Project at a Glance

Title: Examining the Health Impacts of Short-Term Repeated Exposure to Wildfire Smoke

Principal Investigator / Author(s): Wu, Jun

Contractor: UC Irvine

Contract Number: 21RD003

Research Program Area: Health & Exposure

Topic Areas: Health Effects of Air Pollution

Research Summary:

Given the hotter and drier weather in California and the impacts of climate change, longer term and larger wildfires are expected to continue and a project that updates the estimates of health impacts of exposure to wildfires in California is needed. The University of California, Irvine (UCI) has assembled a multi-disciplinary team with expertise in community air quality modeling, remote sensing and air pollution exposure assessment, air pollution epidemiology, biostatistics, and risk communication to expand the understanding of wildfire-induced health impacts. This study will link detailed health and covariates data with high spatiotemporal resolution wildfire smoke exposure obtained from sophisticated air quality modeling to examine the impacts of wildfire on a number of health outcomes, including cardiovascular, respiratory, birth, and mental health impacts throughout the state. In addition, this study will address concerns for disadvantaged communities (DAC) through collaborative and informative outreaches with designated community members in California. The results of this project will better inform CARB's analysis of the health burdens from extreme events like wildfires by providing a dose response assessment of wildfire smoke. CARB has been developing programs and policies to reduce and provide solutions to worsening climate change impacts, including those in natural and working lands, and the results of this study will help CARB in the analysis of the potential health benefits of policies that help to reduce the risk of wildfire. Moreover, this project would inform messaging and outreach efforts designed to help the public better understand the impacts of smoke and how to protect themselves from it, specifically in DAC that are most vulnerable to climate change impacts.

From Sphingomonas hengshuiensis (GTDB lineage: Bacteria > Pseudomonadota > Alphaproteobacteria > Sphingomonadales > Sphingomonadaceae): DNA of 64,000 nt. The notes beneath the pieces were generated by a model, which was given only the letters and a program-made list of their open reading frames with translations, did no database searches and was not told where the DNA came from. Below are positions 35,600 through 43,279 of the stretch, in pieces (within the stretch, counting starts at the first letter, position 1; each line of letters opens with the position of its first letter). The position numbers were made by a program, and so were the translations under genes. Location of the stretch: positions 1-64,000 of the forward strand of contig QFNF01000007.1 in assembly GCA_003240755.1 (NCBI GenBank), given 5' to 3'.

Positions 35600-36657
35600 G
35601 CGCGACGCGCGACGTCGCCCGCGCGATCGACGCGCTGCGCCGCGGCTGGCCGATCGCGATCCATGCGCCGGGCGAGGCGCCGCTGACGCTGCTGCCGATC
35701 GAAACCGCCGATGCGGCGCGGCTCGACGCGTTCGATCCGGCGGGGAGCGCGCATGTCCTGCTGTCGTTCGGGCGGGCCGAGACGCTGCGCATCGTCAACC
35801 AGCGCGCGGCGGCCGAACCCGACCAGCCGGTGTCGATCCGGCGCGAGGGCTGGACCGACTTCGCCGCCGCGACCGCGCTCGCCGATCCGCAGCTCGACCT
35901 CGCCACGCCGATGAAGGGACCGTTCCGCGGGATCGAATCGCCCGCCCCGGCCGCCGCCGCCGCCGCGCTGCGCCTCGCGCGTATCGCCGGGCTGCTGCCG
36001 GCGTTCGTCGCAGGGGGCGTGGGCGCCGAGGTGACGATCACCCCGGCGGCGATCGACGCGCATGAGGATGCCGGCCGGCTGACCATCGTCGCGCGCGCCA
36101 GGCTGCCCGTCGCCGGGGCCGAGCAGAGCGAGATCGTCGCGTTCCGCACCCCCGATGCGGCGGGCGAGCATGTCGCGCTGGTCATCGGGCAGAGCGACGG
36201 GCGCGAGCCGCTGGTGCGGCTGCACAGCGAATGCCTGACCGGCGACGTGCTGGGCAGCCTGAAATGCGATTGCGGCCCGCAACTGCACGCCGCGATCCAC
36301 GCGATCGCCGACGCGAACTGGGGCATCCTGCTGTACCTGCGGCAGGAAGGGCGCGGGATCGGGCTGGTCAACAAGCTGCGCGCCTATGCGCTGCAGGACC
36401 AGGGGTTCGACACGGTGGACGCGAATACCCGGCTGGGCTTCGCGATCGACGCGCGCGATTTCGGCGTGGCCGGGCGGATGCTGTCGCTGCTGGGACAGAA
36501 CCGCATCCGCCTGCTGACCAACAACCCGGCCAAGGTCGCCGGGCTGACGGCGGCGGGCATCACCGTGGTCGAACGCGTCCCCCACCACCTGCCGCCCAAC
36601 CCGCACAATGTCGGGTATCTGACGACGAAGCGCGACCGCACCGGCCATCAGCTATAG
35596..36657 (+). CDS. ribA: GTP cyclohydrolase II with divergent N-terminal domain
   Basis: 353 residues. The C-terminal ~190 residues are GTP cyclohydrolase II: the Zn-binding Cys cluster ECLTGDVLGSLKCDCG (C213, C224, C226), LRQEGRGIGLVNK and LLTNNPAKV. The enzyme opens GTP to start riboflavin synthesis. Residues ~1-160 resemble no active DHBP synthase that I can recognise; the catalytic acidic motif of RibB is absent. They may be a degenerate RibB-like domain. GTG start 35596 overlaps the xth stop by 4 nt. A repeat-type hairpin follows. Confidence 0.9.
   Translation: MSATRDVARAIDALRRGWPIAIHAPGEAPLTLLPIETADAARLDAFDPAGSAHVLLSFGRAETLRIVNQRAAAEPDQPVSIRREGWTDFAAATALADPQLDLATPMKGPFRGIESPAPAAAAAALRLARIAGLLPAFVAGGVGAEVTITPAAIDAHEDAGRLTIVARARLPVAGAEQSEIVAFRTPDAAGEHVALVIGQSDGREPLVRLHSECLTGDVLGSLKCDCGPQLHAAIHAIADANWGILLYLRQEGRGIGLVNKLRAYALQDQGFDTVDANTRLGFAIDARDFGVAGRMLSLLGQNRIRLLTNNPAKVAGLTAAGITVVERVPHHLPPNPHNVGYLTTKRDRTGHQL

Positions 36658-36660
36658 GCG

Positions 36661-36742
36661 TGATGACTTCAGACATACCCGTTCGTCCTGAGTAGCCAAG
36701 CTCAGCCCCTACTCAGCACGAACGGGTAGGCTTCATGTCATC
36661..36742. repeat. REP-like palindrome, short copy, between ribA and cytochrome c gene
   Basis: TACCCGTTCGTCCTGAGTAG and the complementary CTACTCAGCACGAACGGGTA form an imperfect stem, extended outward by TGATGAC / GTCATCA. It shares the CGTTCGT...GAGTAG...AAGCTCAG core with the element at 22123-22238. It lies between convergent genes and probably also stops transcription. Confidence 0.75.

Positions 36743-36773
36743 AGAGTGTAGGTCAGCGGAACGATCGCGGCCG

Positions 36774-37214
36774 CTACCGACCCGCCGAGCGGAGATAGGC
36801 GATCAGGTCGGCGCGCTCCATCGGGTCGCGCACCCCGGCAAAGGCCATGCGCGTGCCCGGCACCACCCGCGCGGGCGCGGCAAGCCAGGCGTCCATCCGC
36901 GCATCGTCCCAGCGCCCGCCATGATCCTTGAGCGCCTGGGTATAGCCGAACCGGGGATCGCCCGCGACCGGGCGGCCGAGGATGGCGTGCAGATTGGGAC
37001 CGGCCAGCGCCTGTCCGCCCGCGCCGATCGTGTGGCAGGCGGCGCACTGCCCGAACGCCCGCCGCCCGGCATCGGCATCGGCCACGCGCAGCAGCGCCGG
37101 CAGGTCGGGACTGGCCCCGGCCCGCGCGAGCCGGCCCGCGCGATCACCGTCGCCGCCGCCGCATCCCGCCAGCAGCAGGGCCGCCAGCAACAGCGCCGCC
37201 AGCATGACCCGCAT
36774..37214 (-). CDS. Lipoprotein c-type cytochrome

For questions regarding this research project, including available data and progress status, contact: Research Division staff at (916) 445-0753

Stay involved, sign up with CARB's Research Email Distribution List